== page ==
Arts in education: high standards, seldom met

As schools work to increase student test scores in math, science and reading, arts education is often pushed aside, according to a survey to be released today by the Perpich Center for Arts Education.

According to the survey, fewer than half of all middle and high schools, and only 28 percent of elementary schools offer all of the required arts, drama, music and dance classes.


Joel Byer directs the Apple Valley High School select choir during a practice on Tuesday, Oct. 9, 2012. Arts is a big part of student life at Apple Valley High, on par with academics and athletics.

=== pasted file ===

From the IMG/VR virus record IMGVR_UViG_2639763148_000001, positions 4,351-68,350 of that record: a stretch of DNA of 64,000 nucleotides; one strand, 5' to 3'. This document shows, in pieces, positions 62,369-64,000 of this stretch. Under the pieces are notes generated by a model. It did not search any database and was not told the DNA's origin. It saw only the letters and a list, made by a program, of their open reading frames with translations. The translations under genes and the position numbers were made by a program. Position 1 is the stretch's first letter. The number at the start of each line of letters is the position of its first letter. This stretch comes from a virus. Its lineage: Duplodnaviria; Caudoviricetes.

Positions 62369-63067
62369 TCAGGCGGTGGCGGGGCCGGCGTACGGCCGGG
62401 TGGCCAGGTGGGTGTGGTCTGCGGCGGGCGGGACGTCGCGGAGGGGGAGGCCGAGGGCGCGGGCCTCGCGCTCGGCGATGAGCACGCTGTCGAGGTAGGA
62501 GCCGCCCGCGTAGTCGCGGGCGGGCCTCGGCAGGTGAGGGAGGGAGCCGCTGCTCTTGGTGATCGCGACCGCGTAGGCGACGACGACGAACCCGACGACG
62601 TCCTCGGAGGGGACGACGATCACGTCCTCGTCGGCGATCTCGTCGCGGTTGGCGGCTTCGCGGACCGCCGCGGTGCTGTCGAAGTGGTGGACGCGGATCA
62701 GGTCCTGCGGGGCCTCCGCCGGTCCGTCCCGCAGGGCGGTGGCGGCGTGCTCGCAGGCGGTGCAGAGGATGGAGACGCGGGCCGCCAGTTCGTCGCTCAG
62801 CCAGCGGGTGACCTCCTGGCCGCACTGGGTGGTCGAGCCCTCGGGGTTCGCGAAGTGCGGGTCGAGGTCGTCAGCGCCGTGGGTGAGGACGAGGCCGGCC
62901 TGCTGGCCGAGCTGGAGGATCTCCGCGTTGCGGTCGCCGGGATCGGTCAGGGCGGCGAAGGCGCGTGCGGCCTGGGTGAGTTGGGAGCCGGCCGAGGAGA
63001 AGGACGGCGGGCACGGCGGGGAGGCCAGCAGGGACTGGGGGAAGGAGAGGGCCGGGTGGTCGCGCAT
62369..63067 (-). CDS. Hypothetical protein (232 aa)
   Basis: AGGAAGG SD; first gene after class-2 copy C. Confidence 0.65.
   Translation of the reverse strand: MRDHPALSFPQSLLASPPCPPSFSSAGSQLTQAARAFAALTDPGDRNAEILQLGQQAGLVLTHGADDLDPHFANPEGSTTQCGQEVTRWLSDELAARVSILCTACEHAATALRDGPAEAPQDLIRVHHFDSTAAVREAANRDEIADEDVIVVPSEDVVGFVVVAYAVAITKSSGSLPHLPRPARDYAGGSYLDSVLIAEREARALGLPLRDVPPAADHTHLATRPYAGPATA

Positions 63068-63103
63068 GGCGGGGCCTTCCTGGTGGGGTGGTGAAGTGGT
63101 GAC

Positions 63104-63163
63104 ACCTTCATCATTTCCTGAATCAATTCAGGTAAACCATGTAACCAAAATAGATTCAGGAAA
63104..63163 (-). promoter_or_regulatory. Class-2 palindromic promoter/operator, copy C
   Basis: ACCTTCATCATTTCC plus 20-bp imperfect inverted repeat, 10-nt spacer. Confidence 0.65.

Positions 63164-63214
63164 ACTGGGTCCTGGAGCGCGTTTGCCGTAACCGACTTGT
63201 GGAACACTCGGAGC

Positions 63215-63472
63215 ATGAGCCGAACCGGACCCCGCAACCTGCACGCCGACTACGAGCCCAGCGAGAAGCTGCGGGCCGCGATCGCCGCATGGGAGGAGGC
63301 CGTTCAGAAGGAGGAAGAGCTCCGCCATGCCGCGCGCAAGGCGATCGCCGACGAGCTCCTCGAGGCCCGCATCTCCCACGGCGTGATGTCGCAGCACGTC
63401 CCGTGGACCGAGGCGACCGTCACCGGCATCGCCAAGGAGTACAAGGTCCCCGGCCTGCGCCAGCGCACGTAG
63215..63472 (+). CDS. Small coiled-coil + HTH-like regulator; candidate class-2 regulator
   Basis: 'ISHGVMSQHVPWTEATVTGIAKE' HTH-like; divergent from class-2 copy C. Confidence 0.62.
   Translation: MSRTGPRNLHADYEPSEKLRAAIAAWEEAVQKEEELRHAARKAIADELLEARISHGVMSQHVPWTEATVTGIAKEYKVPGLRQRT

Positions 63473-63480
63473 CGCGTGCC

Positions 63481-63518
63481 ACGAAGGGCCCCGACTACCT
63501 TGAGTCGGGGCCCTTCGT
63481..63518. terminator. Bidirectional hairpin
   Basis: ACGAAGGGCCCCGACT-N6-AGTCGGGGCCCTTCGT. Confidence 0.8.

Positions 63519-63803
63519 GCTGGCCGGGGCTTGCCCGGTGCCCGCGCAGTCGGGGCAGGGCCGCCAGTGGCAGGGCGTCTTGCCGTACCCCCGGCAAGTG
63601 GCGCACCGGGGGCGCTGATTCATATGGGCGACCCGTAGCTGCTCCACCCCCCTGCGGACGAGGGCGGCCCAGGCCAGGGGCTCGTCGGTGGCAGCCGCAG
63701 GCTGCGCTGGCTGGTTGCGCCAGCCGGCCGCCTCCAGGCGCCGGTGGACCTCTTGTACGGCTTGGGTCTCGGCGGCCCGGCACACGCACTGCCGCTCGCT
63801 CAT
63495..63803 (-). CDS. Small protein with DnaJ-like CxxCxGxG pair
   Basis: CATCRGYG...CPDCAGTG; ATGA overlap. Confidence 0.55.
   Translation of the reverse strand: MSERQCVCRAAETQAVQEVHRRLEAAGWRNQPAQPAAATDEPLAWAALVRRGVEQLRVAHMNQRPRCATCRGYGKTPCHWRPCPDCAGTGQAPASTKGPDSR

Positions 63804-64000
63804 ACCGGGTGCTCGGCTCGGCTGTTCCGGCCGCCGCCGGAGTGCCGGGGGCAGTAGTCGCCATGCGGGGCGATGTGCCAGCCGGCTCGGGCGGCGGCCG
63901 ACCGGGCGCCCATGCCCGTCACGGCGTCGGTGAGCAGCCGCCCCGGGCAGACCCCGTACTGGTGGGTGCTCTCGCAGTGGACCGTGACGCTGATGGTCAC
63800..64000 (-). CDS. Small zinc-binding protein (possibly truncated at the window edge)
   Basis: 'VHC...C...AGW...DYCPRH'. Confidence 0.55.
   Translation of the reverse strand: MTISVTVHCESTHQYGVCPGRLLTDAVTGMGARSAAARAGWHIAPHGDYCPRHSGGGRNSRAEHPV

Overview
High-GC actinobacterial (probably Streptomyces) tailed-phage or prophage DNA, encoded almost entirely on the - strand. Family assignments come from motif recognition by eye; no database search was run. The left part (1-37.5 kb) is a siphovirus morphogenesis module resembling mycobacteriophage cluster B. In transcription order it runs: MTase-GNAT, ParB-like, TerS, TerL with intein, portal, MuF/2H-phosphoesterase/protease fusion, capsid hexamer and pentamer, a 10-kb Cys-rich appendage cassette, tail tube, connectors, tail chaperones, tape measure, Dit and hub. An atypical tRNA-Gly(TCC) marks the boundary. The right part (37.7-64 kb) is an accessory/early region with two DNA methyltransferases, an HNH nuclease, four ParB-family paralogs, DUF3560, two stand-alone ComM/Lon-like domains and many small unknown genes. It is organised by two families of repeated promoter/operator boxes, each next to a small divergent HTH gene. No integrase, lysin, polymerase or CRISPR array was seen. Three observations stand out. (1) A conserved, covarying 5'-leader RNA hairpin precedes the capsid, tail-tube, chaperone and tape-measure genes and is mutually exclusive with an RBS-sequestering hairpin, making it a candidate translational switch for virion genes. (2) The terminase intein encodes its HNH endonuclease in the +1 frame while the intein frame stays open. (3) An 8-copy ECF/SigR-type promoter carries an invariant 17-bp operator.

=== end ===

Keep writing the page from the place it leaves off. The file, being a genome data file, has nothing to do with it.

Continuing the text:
MPR Photo/Tim Post

Tim Post reports that, as schools shift resources to improve test scores, arts classes are often the first to go.

The authors of the Perpich study argue that music, drama and other arts should be elevated to the same academic level as math, science and reading.

That means schools should be held accountable for their arts education offerings, perhaps by requiring them to test students on the arts. They also want the state to better fund arts programs at schools, a goal that resonates with Minnesota teachers.

“I think it’s really important that our state and our school districts realize that they need to fund and support the arts just as strongly as they fund math and reading,” said Kris Holsen, an elementary art and theater teacher in Brooklyn Park and president elect of the Arts Educators of Minnesota.

Research shows students involved in music, art and drama, do better in math, science and reading, Holsen said.

Read the full story here.